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Plotting the growth curve

News   •   Feb 02, 2015 13:47 CET

Satair Group is a company on a mission. It doesn’t have a 2020 vision though because the company is wanting to move much faster than that – 2017 is the immediate goal for the ambitious growth targets that have been set for the new business.

Created in January 2014 Satair Group combines the strengths of Satair’s flexible and efficient structure with the broad and deep expertise of the former Airbus Material and Logistics Management business. It is now a truly global company with more than 1,000 employees, 10 locations worldwide, over 200,000 part numbers in stock and with a plan to take the world-leading role in the commercial aircraft parts management business.

Under the leadership of CEO Mikkel Bardram, Satair Group plans to be the leading global aftermarket integrator and has a vision to be the preferred aftermarket integrator for the full fleet of customers, suppliers and aircraft types. It plans to double its revenue from US$1.3 billion currently to $2 billion in 2017.

To some that might seem an overly ambitious target. However, Mikkel points out that this represents a year-on-year growth of around 12%, and he is confident that Satair Group can reach its target.

“Organic growth in the overall air transport market will account for some 7-8% of this with the balance of 5% accounted for by our introduction of a wider range of products and services as our customers integrate even further their spares procurement and planning.”

He continued: “our close contacts and deep relationships with our customers and suppliers convinced us that there was a clear trend in the aftermarket sector for them to want to outsource the logistics and distribution of spare parts to specialists and larger providers. It made a lot of sense for Airbus and Satair, which had been partners for some 10 years, to combine resources and create a business that would be highly competitive,”

To achieve competitive advantage the new Satair Group though is having to rethink its role in the value chain. It is no longer enough to have a great product that is distributed on time. The previous model of focussing on optimal operations and a solid infrastructure is no longer good enough. Today, suppliers, airlines and MROs want true aftermarket integration and this is something that Satair Group is now bringing to the market.

'To illustrate this point Mikkel mentions that although he is comfortable with the number and geographical spread of international locations – warehouses and repair shops - that Satair Group operates globally, he says that this is not enough for the new way of operating.

“We have to get closer to our customers, into their own warehouses at their own facilities and we have the flexibility to look at different ways of doing this with each customer. In some instances we might own the spares inventory and have our own staff at their locations and run all the spares planning for them. Or they might use their own staff with us providing the spares – we can look at different models to suit their requirements.”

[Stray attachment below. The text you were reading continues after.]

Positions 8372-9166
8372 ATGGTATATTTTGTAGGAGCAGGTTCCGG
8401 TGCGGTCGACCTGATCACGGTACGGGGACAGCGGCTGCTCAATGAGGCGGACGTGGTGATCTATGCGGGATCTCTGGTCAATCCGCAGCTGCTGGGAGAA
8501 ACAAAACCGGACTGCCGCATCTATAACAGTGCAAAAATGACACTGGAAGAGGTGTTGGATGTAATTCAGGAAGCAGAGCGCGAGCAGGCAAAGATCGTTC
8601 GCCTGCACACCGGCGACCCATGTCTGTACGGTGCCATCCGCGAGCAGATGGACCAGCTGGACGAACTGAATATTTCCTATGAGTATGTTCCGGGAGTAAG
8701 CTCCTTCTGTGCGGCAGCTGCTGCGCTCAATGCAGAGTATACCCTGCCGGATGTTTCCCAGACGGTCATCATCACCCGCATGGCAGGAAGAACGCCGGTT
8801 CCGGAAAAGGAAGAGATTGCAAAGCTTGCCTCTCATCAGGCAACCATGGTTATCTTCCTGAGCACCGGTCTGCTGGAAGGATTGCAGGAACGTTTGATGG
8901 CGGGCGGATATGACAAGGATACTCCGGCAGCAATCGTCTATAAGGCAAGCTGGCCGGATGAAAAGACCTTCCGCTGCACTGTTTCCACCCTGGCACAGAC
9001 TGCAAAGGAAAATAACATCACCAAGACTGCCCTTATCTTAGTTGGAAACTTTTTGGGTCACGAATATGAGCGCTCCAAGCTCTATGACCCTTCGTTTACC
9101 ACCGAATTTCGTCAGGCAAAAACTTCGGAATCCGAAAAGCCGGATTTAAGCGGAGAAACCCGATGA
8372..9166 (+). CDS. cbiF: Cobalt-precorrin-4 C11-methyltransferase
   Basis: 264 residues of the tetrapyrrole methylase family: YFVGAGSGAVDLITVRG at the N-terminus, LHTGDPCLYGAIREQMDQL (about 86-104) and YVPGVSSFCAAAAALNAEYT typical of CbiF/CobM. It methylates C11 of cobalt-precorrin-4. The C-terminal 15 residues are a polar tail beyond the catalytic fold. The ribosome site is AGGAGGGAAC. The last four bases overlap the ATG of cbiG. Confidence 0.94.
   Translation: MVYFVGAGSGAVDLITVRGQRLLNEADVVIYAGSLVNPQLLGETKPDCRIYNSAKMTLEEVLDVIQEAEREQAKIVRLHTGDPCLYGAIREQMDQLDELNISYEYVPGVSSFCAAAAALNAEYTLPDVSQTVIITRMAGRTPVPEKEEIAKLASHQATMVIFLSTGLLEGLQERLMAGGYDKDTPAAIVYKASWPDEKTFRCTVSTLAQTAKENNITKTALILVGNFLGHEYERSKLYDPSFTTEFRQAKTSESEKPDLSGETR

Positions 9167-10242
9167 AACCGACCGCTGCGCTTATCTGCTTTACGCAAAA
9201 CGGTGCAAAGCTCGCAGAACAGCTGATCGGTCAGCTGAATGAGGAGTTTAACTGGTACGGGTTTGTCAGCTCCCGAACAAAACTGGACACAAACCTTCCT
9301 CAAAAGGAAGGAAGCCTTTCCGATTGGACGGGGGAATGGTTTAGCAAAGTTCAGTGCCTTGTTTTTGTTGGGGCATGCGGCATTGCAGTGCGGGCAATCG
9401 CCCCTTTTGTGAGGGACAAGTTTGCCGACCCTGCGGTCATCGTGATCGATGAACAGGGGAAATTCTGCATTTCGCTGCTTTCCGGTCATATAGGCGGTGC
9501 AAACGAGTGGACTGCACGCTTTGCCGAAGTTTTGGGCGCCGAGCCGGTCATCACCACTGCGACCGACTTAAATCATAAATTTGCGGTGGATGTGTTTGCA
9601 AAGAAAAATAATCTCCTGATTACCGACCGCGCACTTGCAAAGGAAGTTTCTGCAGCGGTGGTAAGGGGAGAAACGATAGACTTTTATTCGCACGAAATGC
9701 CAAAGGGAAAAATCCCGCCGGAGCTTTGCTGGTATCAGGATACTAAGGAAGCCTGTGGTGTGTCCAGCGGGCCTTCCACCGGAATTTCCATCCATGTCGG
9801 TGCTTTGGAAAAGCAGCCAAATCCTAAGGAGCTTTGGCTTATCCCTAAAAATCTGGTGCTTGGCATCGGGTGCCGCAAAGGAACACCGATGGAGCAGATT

The key to this, says Mikkel, is much more sophisticated and deeper demand forecasting and inventory planning. The Group has invested in tools to strengthen this aspect of the business, but to get the maximum benefit out of these tools customers and manufacturers need to share their knowledge of future demand through a clever mixture of historic usage and knowledge of future maintenance events and service bulletins.

He added: “We need to combine our data with wider industry insight that can create savings for the airlines. This knowledge-sharing requires that we are in constant dialogue and collaboration with our customers and suppliers to find the specific service solution needed.

“We are already doing this with our partners and our aim is to get demand forecasting down to part number level for a specific customer. Our customers recognise there is a clear benefit to them in doing this and they know that it is a collaborative process together with them which will mature over time.”

The other thing that will take a little time is the full IT integration of the two Satair and Airbus systems. Mikkel says this will be done ‘when the time is right and there is limited risk to customers and suppliers’.

For the moment both brands operate independently though there is already a lot of co-ordination at Satair Group level in areas such as planning and warehousing. But Mikkel is adamant that operating two brands is not a problem – “We can manage multiple brands and this skill is now coming to the aerospace industry, though it is common in other industrial sectors.”

So in the future market – that is emerging right now - customers will need aftermarket integrators who offer everything, with the bottom line being innovative service solutions that will reduce the total cost of ownership. That is the territory that Satair Group will occupy.

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